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Nice guy.  Have some blogs.  Do baseball research.

Friday, April 10, 2015


Hank Aaron
Johnny Bench
Barry Bonds
Rickey Henderson
Sandy Koufax
Pedro Martinez
Willie Mays
Tom Seaver

Fans can vote for four of  those eight living candidates who are listed alphabetically, plus there is space for one write-in.  So the choice is quite limited.


- Fan voting on all ballots available from April 8, 2015 at 10:00am ET through May 8, 2015 at 11:59 pm ET.
- The players receiving the most votes on each ballot will be revealed on July 14 at the All-Star Game in Cincinnati.

I could not find who selected the candidates.  On MLB Network "High Heat" historian John Thorn was interviewed about this promotion and gave some vague indication but it's unclear.  It was embarrassing to hear Thorn trying to explain and defend the promotion.  Why would he be involved in something so silly?

I've tried voting multiple times but it never seems to go through.

Pitchers are part time players and I would not vote for a pitcher as greatest player.  But if I were picking the four greatest living pitchers, Sandy Koufax would not be among them.  Koufax pitched only 2,324 innings.  Plus, Koufax had big split advantages at home.  My top four living pitchers would be among:
Roger Clemens
Whitey Ford
Bob Gibson
Randy Johnson
Greg Maddux
Juan Marichal
Pedro Martinez
Tom Seaver

The top three living players are easy.  In this order:
Barry Bonds
Willie Mays
Hank Aaron

Then it gets tricky.  Here are some candidates:
Alex Rodriguez (I tried to vote for Alex; don't know if it worked)
Albert Pujols
Frank Robinson
Miguel Cabrera
Mike Trout
Ken Griffey, Jr.

Then there is a section for fans to vote by team for the four greatest players, dead or alive, for each of the 30 franchises.  It's a bit silly for newer ones like Tampa but the real question is why they didn't do this in two stages: first pick the best per franchise and then have a run off?  Manfred, the A-Rod Slayer, is not that much more imaginative than Selig.

Here are some comments on the Yankees.  In a future post I'll present all candidates for all franchises in a matrix so that you can see them without constantly switching back and forth.  Plus, I'll pick the best player per franchise.  Why didn't the league think of that?  Be prepared for some players to be candidates on multiple teams and for obvious candidates to be missing.  Oh, and for Keith Hernandez to be listed as a Met and not as a Cardinal, which he was.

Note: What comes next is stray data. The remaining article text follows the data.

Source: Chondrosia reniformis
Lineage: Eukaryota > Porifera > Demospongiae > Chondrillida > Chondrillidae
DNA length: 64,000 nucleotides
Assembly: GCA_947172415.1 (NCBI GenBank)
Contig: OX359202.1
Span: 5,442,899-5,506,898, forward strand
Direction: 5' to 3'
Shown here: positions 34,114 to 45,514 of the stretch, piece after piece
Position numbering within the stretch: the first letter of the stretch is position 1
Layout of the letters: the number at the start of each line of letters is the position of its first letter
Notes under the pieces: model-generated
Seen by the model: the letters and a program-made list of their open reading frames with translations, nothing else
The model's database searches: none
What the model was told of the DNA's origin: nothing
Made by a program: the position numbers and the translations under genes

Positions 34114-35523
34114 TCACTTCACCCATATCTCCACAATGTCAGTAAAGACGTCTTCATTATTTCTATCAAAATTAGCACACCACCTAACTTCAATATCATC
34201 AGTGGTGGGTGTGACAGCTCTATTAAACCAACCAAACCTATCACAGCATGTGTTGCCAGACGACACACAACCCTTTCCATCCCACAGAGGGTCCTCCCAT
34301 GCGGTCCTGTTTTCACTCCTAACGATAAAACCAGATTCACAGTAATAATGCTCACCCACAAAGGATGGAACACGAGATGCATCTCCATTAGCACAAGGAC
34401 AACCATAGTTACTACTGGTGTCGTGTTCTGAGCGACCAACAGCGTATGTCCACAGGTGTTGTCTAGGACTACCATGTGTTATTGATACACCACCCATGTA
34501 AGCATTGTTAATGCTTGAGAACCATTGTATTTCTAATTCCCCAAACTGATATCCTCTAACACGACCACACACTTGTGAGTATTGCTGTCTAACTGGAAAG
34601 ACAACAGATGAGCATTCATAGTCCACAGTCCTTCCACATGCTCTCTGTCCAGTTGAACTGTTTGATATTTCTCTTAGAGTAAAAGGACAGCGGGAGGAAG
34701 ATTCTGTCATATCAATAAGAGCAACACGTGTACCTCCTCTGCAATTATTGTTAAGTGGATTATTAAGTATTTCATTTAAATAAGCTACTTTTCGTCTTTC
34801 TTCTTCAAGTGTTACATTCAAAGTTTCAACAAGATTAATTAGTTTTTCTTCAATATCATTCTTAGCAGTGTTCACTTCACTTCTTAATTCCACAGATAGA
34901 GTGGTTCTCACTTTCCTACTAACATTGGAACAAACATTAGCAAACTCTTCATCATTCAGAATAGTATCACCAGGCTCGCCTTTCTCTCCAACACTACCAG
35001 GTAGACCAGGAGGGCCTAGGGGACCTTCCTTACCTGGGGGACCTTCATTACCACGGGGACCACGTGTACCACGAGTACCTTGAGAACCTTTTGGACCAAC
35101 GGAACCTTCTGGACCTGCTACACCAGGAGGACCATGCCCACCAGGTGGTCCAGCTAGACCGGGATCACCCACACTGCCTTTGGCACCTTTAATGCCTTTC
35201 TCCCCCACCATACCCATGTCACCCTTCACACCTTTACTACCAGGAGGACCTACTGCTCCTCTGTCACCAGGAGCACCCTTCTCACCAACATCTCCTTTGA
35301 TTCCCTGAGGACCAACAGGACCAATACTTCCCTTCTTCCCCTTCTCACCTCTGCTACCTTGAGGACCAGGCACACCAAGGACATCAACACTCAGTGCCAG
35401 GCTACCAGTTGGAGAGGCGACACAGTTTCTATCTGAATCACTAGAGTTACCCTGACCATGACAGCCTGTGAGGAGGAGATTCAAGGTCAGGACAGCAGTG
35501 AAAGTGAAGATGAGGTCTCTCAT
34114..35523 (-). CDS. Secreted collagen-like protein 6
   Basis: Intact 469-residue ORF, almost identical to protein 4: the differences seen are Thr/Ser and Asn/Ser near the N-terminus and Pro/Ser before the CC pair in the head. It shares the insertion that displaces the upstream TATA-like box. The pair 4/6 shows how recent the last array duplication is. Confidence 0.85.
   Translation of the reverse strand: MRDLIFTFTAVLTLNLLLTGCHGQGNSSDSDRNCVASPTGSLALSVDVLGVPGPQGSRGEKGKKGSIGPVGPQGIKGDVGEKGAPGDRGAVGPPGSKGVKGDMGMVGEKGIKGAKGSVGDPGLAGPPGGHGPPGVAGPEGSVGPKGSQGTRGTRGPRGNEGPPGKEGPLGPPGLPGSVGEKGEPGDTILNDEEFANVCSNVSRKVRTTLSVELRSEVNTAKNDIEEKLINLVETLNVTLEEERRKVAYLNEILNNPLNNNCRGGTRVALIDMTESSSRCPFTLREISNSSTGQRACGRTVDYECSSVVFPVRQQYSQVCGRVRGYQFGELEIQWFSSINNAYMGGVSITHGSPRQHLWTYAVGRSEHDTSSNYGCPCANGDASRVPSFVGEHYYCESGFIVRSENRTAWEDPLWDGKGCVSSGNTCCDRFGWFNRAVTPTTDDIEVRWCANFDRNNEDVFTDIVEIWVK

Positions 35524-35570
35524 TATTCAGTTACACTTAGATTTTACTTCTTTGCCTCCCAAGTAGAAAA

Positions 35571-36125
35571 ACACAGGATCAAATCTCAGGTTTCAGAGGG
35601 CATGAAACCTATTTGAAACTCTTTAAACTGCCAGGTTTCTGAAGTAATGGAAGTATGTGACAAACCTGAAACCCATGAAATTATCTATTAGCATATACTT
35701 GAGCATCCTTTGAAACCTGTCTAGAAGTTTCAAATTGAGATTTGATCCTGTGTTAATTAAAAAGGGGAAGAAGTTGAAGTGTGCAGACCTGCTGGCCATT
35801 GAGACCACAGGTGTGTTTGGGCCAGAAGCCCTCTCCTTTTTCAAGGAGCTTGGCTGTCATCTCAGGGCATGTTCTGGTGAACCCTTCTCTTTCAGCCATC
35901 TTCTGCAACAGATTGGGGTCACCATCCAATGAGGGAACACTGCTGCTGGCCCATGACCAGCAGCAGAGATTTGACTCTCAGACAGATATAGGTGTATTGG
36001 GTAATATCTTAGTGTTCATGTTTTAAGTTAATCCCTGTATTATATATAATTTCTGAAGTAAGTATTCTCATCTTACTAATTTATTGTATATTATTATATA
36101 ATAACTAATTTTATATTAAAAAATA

Yogi Berra
Joe DiMaggio
Whitey Ford
Lou Gehrig
Derek Jeter
Mickey Mantle
Mariano Rivera
Babe Ruth

Mariano Rivera?  1,283 innings?  Babe Ruth pitched 1,221.

I can only hope that Yankee fans are not moronic enough to pick the top four as other than the obvious: Ruth, Gehrig, Mantle, DiMaggio.  Watch for the next post on all this.


Ralph F said...

How about Steve Carlton as a contender for one of the four greatest living pitchers?

Linda M. L. Roberts said...

Comparing the Babe's innings pitched to Mo's innings pitched is like comparing the importance of being a winning pitcher in college to being the dominant closer on FIVE world series teams. Without Mo, the Yankees don't win all five of those championships. And before your write off any choices other than Ruth, DiMaggio, Gehrig or Mantle, consider whether ANY of them could hit a 100 mph fast ball. There is the problem in trying to compare players from different eras.

Give history time to consider the impact of Jeter or Rivera on the Yankees and on the game. Don't forget that both of these guys lived cleanly through the height of the steroid era. Jeter's lifetime average is .310. In the '20s,'30s,'40s,'50s,'60s there was no such thing as a closer, and I'm guessing that none of those 4 Yankee greats could have hit off Mo either.

Don't even get me started on Yogi. 10 rings. TEN.